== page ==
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Yield benefits of additional pollination to faba bean vary with cultivar, scale, yield parameter and experimental method

Bishop, J., Garratt, M. and Breeze, T. (2020) Yield benefits of additional pollination to faba bean vary with cultivar, scale, yield parameter and experimental method. Scientific Reports, 10. 2102. ISSN 2045-2322

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To link to this item DOI: 10.1038/s41598-020-58518-1

Abstract/Summary

The benefits of insect pollination to crop yield are used to justify management decisions across agricultural landscapes but current methods for assessing these benefits may underestimate the importance of context. We quantify how the effects of simulated insect pollination vary between five faba bean cultivars, and to what extent this changes between years, scales, yield parameters, and experimental methods. We do this by measuring responses to standardised hand pollination treatments in controlled experiments in flight cages and in the field. Pollination treatments generally improved yield, but in some cases yield was lower with additional pollination. Pollination dependence varied with cultivar, ranging from 58% (loss in yield mass per plant without pollination) in one cultivar, to a lower yield with pollination in another (-51%). Pollination dependence also varied between flight cage and field experiments (-10% to 37% in the same cultivar and year), year (4 to 33%; same cultivar and yield parameter), and yield parameter (-4% to 46%; same cultivar and year). This variability highlights that to be robust, assessments of pollination benefits need to focus upon marketable crop outputs at a whole-plant or larger scale while including and accounting for the effects of different years, sites, methodologies and cultivars.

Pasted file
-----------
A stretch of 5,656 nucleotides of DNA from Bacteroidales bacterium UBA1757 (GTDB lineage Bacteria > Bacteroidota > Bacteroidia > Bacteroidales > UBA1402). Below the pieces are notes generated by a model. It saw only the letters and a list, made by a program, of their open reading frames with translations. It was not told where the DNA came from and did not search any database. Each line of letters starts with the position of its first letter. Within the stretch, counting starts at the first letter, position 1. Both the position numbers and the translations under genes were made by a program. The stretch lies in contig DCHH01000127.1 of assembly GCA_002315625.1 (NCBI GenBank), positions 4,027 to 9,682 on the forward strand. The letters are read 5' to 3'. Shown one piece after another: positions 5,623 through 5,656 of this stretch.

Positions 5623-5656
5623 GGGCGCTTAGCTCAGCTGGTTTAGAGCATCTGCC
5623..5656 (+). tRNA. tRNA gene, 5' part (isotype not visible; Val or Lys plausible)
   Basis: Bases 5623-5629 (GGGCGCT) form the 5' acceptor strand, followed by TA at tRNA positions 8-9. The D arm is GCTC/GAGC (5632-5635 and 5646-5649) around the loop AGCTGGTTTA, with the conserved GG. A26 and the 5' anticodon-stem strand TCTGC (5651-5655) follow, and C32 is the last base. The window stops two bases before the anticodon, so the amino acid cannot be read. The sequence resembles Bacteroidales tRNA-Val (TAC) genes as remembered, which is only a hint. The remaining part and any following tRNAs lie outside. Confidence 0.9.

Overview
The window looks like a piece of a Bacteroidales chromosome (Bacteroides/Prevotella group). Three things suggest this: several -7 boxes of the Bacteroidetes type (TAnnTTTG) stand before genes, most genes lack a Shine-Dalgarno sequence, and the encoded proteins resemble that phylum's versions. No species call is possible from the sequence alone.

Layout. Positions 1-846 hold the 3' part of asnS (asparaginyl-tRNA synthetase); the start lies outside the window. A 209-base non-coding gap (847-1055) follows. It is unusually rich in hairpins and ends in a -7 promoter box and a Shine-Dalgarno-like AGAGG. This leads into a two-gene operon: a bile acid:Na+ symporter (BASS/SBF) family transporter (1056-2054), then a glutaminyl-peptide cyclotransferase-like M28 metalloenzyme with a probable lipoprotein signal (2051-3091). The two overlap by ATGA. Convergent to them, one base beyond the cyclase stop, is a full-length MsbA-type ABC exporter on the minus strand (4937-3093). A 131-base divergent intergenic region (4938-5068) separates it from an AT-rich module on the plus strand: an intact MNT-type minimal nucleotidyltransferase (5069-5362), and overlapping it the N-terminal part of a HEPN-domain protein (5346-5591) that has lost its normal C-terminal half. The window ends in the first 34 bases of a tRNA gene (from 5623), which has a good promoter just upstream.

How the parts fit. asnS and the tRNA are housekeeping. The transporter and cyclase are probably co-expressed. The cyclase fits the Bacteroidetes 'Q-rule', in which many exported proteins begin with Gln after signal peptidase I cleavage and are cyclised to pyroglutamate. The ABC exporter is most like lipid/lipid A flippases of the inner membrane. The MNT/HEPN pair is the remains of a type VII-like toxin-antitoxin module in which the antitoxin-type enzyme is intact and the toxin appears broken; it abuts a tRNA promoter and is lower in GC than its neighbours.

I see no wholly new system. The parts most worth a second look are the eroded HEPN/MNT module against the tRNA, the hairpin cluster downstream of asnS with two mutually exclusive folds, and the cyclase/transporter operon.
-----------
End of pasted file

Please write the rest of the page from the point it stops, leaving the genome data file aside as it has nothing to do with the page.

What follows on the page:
Item Type:Article
Refereed:Yes
Divisions:Faculty of Life Sciences > School of Agriculture, Policy and Development > Biodiversity, Crops and Agroecosystems Division > Centre for Agri-environmental Research (CAER)
Faculty of Life Sciences > School of Agriculture, Policy and Development > Biodiversity, Crops and Agroecosystems Division > Crops Research Group
ID Code:88328
Publisher:Nature Publishing Group

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